Esther McVey, the housing minister, who attends cabinet, suggested that she was not aware of No10’s plan for bypassing the so-called Benn Act, which is designed to stop the UK leaving the EU without a deal on Halloween, but hinted that the prime minister had something in his “back pocket for when you need to pull it out”.
The Brexiteer became the second minister of the day to suggest that No10 had a secret strategy for getting around the law, after Sajid Javid, the chancellor said he believed he knew what the plan was.
Ms McVey’s comments will fuel reports that cabinet ministers have not been briefed on how No10 plans to deliver Brexit on time if Mr Johnson fails to secure an exit deal. The prime minister has repeatedly said he will take the UK out of the EU on 31 October whatever the circumstances, while also abiding by the law – prompting speculation that his senior adviser, Dominic Cummings, believes there is a loophole in the law.
Speaking at a fringe event at the Conservatives’ annual conference in Manchester, Ms McVey, who initially stood against Mr Johnson for the party leadership, said: “What we know is that Boris Johnson is working incredibly hard to get the best deal he possibly can.
“I don’t know what is going on necessarily in Boris’s head and where he’s thinking of going. He is in all those meetings with the rest of the team – I’ve got a domestic brief.”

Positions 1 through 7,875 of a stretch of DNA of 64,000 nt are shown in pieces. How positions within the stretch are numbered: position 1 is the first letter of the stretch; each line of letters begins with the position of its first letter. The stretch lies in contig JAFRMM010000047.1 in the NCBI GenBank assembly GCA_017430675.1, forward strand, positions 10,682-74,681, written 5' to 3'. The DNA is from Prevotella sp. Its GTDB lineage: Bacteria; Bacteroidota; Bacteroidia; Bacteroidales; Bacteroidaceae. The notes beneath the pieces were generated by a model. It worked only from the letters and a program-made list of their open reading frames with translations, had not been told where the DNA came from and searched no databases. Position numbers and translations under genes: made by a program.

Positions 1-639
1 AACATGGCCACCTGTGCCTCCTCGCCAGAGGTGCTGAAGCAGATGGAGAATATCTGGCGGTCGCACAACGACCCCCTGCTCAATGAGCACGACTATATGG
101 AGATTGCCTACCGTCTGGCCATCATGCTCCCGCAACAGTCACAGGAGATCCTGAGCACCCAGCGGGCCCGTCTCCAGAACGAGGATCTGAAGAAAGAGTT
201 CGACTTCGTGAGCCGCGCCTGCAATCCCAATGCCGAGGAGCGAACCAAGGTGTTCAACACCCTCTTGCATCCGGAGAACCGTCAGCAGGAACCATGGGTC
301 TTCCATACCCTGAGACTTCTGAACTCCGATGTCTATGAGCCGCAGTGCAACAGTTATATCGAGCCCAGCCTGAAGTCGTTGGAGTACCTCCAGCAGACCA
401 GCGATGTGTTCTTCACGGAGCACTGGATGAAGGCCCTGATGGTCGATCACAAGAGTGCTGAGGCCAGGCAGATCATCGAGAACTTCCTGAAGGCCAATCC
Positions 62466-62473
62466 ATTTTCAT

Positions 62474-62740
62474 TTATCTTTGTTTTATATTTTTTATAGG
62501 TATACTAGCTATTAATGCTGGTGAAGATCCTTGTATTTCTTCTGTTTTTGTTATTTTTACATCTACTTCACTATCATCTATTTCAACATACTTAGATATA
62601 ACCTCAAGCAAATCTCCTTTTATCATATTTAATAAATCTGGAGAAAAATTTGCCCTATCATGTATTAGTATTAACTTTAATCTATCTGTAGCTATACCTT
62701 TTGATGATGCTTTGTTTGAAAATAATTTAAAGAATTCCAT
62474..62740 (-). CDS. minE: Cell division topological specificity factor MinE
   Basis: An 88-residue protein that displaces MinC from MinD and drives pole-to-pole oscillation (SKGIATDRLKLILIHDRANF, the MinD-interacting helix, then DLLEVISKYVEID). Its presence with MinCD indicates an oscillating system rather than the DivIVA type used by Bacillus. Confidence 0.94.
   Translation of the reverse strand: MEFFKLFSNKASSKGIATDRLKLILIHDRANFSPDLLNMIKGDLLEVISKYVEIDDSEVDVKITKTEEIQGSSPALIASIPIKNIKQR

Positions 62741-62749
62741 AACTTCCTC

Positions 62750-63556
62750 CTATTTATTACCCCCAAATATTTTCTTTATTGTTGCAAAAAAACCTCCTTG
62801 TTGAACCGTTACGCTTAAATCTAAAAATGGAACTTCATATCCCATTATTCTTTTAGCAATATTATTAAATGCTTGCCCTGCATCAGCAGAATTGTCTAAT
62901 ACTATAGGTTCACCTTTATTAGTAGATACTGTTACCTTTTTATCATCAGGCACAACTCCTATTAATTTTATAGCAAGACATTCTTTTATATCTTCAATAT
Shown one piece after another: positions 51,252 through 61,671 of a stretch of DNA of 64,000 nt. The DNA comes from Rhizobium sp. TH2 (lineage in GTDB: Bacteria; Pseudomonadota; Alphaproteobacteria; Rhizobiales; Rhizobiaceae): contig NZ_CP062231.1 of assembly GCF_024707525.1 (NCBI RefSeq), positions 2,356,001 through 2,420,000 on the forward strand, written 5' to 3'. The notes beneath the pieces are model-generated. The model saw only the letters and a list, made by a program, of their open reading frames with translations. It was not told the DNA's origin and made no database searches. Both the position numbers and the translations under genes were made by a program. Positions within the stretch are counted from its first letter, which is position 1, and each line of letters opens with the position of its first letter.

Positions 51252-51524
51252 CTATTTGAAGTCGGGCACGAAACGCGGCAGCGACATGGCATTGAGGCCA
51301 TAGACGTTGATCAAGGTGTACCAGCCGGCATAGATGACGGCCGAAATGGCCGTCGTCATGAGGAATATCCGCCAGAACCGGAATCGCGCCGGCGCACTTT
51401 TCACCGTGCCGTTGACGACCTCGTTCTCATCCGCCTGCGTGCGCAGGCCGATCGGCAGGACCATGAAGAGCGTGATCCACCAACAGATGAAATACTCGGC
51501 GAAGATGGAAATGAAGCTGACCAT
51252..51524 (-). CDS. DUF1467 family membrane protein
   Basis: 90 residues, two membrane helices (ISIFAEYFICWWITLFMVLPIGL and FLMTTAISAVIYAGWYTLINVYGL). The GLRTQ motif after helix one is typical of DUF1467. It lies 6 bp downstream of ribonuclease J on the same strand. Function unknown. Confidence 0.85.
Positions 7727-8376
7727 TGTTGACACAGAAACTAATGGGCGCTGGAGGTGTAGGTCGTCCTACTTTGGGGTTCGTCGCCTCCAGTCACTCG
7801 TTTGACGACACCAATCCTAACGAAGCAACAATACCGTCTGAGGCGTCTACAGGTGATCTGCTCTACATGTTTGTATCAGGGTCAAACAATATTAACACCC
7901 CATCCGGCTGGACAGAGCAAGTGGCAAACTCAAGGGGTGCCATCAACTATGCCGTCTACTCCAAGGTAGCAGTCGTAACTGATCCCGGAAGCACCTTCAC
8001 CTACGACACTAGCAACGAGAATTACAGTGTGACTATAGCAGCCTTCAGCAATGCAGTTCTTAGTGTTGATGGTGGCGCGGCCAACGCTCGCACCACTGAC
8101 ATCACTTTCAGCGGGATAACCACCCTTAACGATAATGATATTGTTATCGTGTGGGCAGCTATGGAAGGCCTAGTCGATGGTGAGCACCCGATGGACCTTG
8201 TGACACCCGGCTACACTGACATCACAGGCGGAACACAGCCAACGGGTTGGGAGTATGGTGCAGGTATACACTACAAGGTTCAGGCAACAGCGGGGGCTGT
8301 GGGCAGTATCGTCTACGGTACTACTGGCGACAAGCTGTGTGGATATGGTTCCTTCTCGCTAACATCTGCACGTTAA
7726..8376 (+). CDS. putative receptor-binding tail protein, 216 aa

She added: “I can only go on what Boris is saying, that we are definitely coming out on that date – that’s what he’s saying. There are various things coming into play and I’m not going to explain them here because obviously sometimes you need something in your back pocket for when you need to pull it out.
“But for me democracy is key and we need to leave and do a Brexit that people recognise as Brexit.”
Her suggestion that the government has a plan to bypass the Benn Act, which says that Mr Johnson must seek a further Brexit extension if no deal is in place by 19 October, came hours after Mr Javid hinted that he had been informed of a possible escape route.
Asked whether he knew how the government would get around the law, he told BBC Radio 4’s Today programme: “I think I do.
“The intention of the law is clear and I do think it has absolutely made it harder for the government to get the deal that we all want to see. That said, it can still be done.
“It’s not about getting around the law… I don’t really want to discuss the detail of this law, it’s a pretty fresh new law, but we are also clear at all times we, of course, like any government, we will absolutely observe the law.”
He added: “Of course, every government should observe all laws at all times.
“We’re taking a careful look at that law.”